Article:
“I grew up with the dream lots of little girls have: to be a ballerina. Except… I’m a shy person and hate being watched, so I had to rethink that one! I always loved making up stories, so I ended up studying Creative & Professional Writing at uni. My specialty was non-fiction, but autobiographical and biographical pieces and travel writing – nothing like we do here. I loved my degree and it made me a better writer, but I don’t think you need one to work in this industry. 

“I took a lot of work experience placements while I was studying and they helped me figure things out just as much. I went into them thinking I wanted to be a journalist of some kind, and came out thinking the opposite. 

“Post-graduation, I went to work as an intern for an agency in London. I wasn’t given much to do and learnt about what I don’t want from a job more than anything else. After that, I got the chance to be interviewed for a marketing role in Dubai, so I went for it and got it. Living abroad wasn’t something I ever planned to do, but I’m glad I took a gamble, even if it was terrifying initially. I met loads of interesting people and I think it’s made me more open-minded.

“I got the job as a junior content writer at Reddico after I moved back to the UK, about two years ago now. I only had basic knowledge of SEO, but that’s grown as I’ve taken on bigger projects. I love it here – we’re given the freedom to work in a way that suits us, but someone is always there if you need feedback and support.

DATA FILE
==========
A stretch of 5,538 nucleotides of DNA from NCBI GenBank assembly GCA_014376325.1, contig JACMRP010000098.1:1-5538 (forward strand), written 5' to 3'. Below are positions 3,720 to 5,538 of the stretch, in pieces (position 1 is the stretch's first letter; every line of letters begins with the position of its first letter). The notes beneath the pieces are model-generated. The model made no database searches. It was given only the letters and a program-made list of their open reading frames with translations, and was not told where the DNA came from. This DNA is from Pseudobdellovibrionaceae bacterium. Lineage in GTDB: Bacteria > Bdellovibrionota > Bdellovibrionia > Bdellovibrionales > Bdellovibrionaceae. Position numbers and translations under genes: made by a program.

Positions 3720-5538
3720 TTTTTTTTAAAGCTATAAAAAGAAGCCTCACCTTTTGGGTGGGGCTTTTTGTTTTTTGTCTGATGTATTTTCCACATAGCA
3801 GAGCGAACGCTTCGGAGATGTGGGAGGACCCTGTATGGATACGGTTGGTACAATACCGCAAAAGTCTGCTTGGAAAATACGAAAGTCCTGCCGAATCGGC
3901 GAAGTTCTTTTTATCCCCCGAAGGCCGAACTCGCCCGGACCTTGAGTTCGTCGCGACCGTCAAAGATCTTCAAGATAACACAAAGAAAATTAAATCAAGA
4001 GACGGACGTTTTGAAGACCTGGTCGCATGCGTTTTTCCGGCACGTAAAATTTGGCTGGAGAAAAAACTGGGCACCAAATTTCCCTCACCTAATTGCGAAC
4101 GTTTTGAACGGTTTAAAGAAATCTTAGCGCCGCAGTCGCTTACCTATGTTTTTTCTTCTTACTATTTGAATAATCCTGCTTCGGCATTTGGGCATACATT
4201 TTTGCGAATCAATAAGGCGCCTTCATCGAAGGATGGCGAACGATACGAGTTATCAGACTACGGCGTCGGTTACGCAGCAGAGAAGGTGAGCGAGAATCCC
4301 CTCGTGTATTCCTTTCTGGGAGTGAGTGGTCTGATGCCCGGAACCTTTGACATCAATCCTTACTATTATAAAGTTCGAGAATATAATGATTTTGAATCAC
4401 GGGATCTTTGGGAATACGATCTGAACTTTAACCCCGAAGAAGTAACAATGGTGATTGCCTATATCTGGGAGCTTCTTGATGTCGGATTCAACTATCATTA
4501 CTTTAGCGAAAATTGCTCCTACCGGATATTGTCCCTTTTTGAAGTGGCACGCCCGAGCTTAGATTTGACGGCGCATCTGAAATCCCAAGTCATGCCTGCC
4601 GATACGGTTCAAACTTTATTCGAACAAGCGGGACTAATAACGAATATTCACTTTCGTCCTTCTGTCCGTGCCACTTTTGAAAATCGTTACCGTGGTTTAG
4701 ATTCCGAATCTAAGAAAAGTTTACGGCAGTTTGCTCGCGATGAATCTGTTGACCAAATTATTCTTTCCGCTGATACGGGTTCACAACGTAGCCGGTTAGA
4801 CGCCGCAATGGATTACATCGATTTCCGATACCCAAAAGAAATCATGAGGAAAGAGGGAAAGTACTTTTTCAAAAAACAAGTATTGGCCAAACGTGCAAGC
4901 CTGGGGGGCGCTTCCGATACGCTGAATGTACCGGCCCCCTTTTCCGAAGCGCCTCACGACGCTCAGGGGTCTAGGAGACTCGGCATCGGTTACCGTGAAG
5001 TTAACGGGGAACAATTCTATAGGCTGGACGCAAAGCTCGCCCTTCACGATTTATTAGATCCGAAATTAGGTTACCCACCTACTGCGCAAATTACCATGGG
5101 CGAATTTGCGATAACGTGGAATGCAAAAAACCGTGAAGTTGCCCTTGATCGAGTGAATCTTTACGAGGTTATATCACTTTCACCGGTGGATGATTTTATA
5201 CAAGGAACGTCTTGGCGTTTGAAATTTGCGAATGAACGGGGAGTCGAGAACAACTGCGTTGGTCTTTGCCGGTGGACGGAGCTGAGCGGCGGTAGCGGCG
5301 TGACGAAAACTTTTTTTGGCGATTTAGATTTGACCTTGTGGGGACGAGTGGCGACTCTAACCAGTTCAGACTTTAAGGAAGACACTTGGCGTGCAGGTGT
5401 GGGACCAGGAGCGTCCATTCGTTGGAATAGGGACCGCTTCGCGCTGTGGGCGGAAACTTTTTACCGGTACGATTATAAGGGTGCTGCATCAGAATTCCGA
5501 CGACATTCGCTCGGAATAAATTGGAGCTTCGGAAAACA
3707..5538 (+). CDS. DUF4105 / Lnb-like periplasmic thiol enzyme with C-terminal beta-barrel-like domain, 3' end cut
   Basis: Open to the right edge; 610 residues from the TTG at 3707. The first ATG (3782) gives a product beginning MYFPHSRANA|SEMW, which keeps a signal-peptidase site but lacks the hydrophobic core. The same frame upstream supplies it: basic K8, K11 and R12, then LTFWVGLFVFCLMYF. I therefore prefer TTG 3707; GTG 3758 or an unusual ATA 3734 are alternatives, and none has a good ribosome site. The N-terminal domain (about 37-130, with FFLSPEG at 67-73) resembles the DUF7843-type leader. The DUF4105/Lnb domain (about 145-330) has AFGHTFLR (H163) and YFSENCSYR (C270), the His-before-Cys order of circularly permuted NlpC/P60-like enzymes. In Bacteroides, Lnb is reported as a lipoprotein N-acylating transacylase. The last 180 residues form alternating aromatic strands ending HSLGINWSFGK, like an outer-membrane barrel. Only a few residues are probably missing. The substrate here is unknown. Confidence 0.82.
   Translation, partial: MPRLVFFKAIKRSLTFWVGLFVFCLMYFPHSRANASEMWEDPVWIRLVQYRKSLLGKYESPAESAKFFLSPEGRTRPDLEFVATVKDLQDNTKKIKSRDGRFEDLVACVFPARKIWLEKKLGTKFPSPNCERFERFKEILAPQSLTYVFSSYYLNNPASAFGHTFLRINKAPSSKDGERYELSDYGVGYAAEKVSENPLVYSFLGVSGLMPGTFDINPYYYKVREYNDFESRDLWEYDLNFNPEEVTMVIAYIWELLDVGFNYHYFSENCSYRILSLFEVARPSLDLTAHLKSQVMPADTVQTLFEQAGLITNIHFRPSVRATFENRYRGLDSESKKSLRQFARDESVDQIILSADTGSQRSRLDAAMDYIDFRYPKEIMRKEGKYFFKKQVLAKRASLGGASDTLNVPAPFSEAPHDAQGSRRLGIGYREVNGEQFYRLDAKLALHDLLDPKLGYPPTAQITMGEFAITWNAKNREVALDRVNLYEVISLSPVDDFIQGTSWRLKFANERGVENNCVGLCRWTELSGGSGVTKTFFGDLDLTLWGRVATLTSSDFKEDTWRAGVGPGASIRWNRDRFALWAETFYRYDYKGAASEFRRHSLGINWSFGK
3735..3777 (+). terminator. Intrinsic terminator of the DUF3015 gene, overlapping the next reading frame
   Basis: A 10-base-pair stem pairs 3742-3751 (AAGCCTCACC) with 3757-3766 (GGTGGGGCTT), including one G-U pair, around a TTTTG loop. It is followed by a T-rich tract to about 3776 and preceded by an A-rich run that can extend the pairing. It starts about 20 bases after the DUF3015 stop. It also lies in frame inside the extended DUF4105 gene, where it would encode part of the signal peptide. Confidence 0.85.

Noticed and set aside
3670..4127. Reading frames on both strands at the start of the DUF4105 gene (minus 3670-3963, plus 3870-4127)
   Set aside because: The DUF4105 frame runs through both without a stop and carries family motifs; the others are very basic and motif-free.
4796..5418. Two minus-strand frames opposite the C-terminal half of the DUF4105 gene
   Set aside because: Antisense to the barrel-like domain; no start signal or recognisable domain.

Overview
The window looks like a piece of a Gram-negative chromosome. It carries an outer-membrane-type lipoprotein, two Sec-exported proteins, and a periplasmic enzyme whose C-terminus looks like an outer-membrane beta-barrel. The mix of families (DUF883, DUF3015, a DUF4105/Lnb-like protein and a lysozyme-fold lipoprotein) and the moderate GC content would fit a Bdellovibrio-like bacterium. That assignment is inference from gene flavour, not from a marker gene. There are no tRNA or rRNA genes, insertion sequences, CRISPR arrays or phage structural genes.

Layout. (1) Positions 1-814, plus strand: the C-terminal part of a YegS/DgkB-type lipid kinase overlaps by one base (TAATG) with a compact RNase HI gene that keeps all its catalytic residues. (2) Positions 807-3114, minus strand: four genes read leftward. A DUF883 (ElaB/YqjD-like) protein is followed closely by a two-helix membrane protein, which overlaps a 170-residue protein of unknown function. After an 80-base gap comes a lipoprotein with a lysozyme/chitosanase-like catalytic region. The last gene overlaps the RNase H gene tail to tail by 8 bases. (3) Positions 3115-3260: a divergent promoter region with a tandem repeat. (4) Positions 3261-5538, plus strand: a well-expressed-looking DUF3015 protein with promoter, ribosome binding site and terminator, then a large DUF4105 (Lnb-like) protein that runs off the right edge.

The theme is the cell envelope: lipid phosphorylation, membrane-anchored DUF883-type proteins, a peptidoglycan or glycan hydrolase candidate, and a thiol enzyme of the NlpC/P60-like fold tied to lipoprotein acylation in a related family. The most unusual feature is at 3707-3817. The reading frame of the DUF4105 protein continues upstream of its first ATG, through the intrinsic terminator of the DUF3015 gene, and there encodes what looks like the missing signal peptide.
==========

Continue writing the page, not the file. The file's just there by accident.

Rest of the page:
“My advice to anyone who wants a writing job is to get as much experience as possible; you’ll hone your skills and get a better idea of the job that suits you best. And don’t be afraid of having someone else proof your work. A fresh perspective is so valuable.”

Andy, Proofreader & Editor

“Like millions of other teenagers, I was convinced that my destiny was to become the next J.K. Rowling. Even at the time, though, I realised that the vast majority of writers still had to support themselves with (whisper it) an actual, feasible career. Writing has always been my main strength, so I knew that I wanted to be involved in writing and/or editing in some form or another.

“I studied English and Creative Writing for my undergraduate degree, followed by English Literature (specialising in Shakespeare, for maximum pretentious hipster points) at postgraduate level. I wouldn’t say my university studies were strictly necessary for the job I do now, but they definitely developed my writing skills and made me disciplined enough to meet deadlines and deal with high volumes of work. In that sense, they were a useful development opportunity that prepared me for the professional world.

“Before joining Reddico, I worked as a Learning Support Teacher at my old secondary school (fulfilling every student’s dream of seeing inside the teachers’ staff room) and then as a private English Tutor for a few years.

“In a way, my present job as a Proofreader and Editor is very similar – I’m still looking to improve written content (even if that content is no longer written by teenagers).

“I was keeping my eyes peeled for proofreading and/or editing roles in Kent, and couldn’t believe my luck when I found the Reddico listing for this exact job description. I only joined earlier this year, and so the world of SEO is still quite new to me, but I’ve made a lot of progress already – it’s a very supportive learning environment here.”

Posted by Beth Tolson